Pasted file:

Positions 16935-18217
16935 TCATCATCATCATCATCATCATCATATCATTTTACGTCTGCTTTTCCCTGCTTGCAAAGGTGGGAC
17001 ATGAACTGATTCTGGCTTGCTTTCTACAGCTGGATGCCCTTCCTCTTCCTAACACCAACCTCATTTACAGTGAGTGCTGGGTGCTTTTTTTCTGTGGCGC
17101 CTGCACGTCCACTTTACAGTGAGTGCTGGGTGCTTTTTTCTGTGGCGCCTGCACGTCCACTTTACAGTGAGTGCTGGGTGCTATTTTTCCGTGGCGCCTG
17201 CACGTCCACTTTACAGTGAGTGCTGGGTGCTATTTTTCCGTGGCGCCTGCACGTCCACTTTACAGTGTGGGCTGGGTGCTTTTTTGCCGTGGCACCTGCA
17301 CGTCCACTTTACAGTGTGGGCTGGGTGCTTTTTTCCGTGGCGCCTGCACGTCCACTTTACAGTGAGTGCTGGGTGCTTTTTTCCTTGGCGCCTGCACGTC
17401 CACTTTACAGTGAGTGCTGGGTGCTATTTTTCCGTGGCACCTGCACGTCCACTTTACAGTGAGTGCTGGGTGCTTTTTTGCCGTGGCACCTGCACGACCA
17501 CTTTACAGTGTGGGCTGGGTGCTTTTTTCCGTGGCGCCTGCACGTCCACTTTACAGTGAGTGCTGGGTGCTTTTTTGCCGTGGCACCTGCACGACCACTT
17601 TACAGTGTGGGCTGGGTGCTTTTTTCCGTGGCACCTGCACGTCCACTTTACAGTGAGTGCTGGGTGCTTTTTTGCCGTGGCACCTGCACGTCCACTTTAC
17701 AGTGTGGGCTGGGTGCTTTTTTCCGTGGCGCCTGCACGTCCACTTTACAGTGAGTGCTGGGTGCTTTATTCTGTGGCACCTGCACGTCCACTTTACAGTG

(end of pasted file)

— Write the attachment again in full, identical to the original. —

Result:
Positions 16935-18217
16935 TCATCATCATCATCATCATCATCATATCATTTTACGTCTGCTTTTCCCTGCTTGCAAAGGTGGGAC
17001 ATGAACTGATTCTGGCTTGCTTTCTACAGCTGGATGCCCTTCCTCTTCCTAACACCAACCTCATTTACAGTGAGTGCTGGGTGCTTTTTTTCTGTGGCGC
17101 CTGCACGTCCACTTTACAGTGAGTGCTGGGTGCTTTTTTCTGTGGCGCCTGCACGTCCACTTTACAGTGAGTGCTGGGTGCTATTTTTCCGTGGCGCCTG
17201 CACGTCCACTTTACAGTGAGTGCTGGGTGCTATTTTTCCGTGGCGCCTGCACGTCCACTTTACAGTGTGGGCTGGGTGCTTTTTTGCCGTGGCACCTGCA
17301 CGTCCACTTTACAGTGTGGGCTGGGTGCTTTTTTCCGTGGCGCCTGCACGTCCACTTTACAGTGAGTGCTGGGTGCTTTTTTCCTTGGCGCCTGCACGTC
17401 CACTTTACAGTGAGTGCTGGGTGCTATTTTTCCGTGGCACCTGCACGTCCACTTTACAGTGAGTGCTGGGTGCTTTTTTGCCGTGGCACCTGCACGACCA
17501 CTTTACAGTGTGGGCTGGGTGCTTTTTTCCGTGGCGCCTGCACGTCCACTTTACAGTGAGTGCTGGGTGCTTTTTTGCCGTGGCACCTGCACGACCACTT
17601 TACAGTGTGGGCTGGGTGCTTTTTTCCGTGGCACCTGCACGTCCACTTTACAGTGAGTGCTGGGTGCTTTTTTGCCGTGGCACCTGCACGTCCACTTTAC
17701 AGTGTGGGCTGGGTGCTTTTTTCCGTGGCGCCTGCACGTCCACTTTACAGTGAGTGCTGGGTGCTTTATTCTGTGGCACCTGCACGTCCACTTTACAGTG